As 2013 draws to its end, a few of the new books on film and related fields are presented below for your consideration, as gifts to loved ones, friends, colleagues, or to yourself.
Author and Bloomberg View Columnist Virginia Postrel gives a comprehensive look at glamour in all its guises, from aviation to suntans, including its powerful influence on film, fashion, and advertising. Postrel also delves deeply into the subtle qualities of how glamour works through mystery and concealment. A well researched book and a fascinating read. Beautifully illustrated with color and B&W images. The Power of Glamour, Simon & Schuster, $28.
Robert Osborne has compiled a new edition of the history of the Academy Awards, which he has done in various editions for the past 25 years. Host of Turner Classic Movies and the TCM Film Festival, Osborne provides in this book a history of the early film industry, the Academy of Motion Picture Arts and Sciences, and a decade by decade history of the Oscar awards themselves. The nominees and winners in each category are cited. 472 pages, 765 illustrations. Abbeville Press/AMPAS $75
Christina Rice has written the first full-length biography of screen beauty and talented actor, Ann Dvorak: Hollywood's Forgotten Rebel. This early Warner Brothers star of movies Scarface,Three on a Match, and Heat Lightning was an early success but then faded from the marquees.The book's subtitle indicates why Dvorak is not better known today. She was one of the first of the actors to have contract problems at Warner Brothers, and in her case, she was forced into a series of minor roles. Dvorak was also a child actor, performed on Broadway and was a WWII ambulance driver. University of Kentucky Press, $40.
Photographer and author Mark Vieira furthers his works on pioneer Hollywood glamour
photographer George Hurrell. In this book he brings new insights, research, and some new photographs organized into photo "sittings" with individual stars, starting with his portrait of Ramon Navarro in 1925 and ending with Sharon Stone just before Hurrell's death in 1992.Hurrell's work is stunning and beautifully presented here. Running Press, $65.
The back-story to this book is almost as interesting as the subject herself, but in short, the project started 20 years ago when Ava Gardner was still alive and needed money. She approached journalist Evans and said, "I'm broke honey, either I write the book or I sell the jewels. And I'm kind of sentimental about the jewels." But by the time the book went to press they were both dead. This is an uncensored, tell-all story from Ava, dishing on her time in Hollywood and, especially about her three husbands: Mickey Rooney; Artie Shaw; and Frank Sinatra. Don't look for nostalgia here, this is the kind of stuff that film noir is made of. Simon & Schuster, $26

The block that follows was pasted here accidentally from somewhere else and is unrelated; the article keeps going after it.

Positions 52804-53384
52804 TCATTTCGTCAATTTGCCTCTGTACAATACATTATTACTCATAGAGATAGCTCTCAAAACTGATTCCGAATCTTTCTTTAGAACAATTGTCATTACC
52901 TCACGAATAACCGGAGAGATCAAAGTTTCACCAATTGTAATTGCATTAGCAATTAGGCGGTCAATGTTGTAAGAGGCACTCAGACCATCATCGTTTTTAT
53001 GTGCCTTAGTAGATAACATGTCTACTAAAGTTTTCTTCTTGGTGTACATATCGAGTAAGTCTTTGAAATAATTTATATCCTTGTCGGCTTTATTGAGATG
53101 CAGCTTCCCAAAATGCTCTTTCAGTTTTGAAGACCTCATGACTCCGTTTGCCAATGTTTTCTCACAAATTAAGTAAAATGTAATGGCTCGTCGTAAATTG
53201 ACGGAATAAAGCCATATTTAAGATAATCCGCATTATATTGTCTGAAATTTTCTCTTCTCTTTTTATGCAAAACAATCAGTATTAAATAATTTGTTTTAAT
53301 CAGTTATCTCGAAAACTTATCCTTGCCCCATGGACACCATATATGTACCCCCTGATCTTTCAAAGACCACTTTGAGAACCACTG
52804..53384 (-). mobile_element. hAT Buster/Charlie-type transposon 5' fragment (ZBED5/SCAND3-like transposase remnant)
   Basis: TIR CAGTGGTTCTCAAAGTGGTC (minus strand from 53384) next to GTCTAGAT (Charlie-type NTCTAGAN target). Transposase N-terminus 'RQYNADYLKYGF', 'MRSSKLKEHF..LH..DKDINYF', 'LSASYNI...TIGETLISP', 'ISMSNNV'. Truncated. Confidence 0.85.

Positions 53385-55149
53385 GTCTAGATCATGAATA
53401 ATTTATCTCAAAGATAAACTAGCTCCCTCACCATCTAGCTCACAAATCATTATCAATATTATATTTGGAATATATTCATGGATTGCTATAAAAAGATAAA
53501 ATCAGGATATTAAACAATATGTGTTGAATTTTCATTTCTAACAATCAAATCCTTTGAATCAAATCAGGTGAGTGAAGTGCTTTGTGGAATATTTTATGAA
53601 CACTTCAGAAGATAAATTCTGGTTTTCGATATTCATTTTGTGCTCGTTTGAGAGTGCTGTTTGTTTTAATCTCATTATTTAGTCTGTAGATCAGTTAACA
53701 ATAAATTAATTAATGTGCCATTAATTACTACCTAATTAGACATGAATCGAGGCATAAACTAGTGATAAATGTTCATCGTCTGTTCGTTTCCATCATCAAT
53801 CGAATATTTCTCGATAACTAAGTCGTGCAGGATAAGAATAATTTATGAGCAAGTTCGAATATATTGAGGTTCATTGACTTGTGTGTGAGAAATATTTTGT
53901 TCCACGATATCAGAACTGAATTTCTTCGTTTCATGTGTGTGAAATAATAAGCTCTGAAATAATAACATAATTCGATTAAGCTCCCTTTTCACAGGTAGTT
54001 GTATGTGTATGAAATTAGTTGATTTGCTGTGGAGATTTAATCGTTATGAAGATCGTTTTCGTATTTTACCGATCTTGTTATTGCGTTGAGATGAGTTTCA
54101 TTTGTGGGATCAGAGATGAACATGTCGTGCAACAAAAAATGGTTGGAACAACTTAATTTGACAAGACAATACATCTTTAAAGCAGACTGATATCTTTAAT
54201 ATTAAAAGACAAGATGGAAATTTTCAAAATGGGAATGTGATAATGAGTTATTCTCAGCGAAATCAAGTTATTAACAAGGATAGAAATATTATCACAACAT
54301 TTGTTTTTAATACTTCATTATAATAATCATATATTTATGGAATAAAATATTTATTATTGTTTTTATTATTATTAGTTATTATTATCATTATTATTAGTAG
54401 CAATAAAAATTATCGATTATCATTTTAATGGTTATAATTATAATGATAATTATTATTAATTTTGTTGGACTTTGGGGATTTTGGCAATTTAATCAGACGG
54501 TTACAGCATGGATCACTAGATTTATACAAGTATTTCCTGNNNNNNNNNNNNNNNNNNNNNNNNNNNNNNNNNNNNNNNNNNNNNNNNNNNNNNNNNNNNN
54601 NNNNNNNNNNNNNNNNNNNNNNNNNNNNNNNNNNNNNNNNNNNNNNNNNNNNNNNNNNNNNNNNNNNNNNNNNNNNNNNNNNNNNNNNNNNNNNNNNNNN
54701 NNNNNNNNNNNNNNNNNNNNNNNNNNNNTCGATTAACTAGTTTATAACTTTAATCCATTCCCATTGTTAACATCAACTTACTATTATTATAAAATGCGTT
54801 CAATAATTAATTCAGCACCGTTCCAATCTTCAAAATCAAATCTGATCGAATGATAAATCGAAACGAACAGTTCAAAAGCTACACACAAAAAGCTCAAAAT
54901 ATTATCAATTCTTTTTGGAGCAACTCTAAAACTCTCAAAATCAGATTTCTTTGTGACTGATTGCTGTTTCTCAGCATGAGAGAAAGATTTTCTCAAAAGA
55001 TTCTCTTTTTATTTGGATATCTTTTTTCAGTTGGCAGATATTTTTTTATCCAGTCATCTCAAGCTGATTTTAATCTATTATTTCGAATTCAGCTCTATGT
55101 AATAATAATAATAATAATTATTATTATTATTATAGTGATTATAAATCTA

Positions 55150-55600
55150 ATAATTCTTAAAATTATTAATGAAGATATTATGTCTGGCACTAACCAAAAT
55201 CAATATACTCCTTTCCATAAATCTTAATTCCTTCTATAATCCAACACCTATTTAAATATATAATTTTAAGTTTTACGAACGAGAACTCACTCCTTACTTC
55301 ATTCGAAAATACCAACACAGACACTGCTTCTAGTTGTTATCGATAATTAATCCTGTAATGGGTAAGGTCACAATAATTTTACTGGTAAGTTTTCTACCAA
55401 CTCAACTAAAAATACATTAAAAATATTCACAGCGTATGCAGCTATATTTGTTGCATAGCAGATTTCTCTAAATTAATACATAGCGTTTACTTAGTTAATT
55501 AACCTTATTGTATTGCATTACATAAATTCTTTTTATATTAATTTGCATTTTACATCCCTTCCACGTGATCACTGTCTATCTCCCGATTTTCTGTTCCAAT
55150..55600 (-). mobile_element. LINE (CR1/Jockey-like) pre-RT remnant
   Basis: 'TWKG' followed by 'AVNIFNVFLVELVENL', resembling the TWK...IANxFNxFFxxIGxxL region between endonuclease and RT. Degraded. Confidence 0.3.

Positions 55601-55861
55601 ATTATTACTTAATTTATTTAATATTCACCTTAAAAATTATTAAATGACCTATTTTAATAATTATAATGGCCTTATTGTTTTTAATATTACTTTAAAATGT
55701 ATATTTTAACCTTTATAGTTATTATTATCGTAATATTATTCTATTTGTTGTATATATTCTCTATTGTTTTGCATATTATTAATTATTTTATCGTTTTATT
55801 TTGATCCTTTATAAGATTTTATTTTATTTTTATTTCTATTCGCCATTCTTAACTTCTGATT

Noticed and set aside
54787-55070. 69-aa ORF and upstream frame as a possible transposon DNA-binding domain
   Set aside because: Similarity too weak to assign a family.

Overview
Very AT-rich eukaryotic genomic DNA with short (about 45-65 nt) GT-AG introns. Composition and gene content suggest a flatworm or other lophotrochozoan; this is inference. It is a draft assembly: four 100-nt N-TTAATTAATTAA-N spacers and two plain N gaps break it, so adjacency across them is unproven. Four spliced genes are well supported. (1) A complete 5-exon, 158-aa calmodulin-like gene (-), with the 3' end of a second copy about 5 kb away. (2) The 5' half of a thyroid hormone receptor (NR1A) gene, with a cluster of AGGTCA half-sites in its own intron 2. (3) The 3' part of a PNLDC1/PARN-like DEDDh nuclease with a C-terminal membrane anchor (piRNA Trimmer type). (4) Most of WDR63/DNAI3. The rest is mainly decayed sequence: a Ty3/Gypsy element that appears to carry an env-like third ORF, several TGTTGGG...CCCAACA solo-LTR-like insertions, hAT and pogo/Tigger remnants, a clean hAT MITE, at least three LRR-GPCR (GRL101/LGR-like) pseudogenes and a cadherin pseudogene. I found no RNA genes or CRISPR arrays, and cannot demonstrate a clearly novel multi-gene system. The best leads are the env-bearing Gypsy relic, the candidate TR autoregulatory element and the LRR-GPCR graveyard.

Film critic and author David Thomson has written several notable books on Hollywood films, his latest is Moments That Made the Movies, as the title suggests, its about those memorable scenes in movies that can stay fresh for life. Of course his favorite scenes may not be yours, but they come from 70 movies, and they include moments such as the opening from Sunset Blvd. shown on the cover, Meg Ryan faking an orgasm at the deli in When Harry Met Sally, and the long take of Anna (Alida Valli) walking up the long road of the cemetery in The Third Man. The book is fully illustrated. Thames & Hudson, $39.95
The Story of Film by author, producer, and documentary filmmaker Mark Cousins is also the basis of his documentary shown on TCM. Cousins has seemingly a unique grasp of the world-wide history of cinema, and of how each development and event has influenced each country's film-making tradition and its influence world-wide. Pavilion Books, $34.95
My Lunches with Orson is based on the taped private lunch conversations between Orson Welles and director Henry Jaglom, long thought lost, but newly discovered and edited in this book by film historian Peter Biskind. Mr. Welles is candid in his remarks about his career and the many people he knew, all in an irreverent yet sentimental and witty manner. Metropolitan Books, $28
Author Eve Golden separates fact from fiction in this full length biography of the silent film super-star, John Gilbert, who carried on romances with Greta Garbo and Marlene Dietrich and was married to star Leatrice Joy. His career was parodied in Singing in the Rain but served as an inspiration for The Artist. John Gilbert: Last of the Silent Film Stars. University Press of Kentucky, $39.95.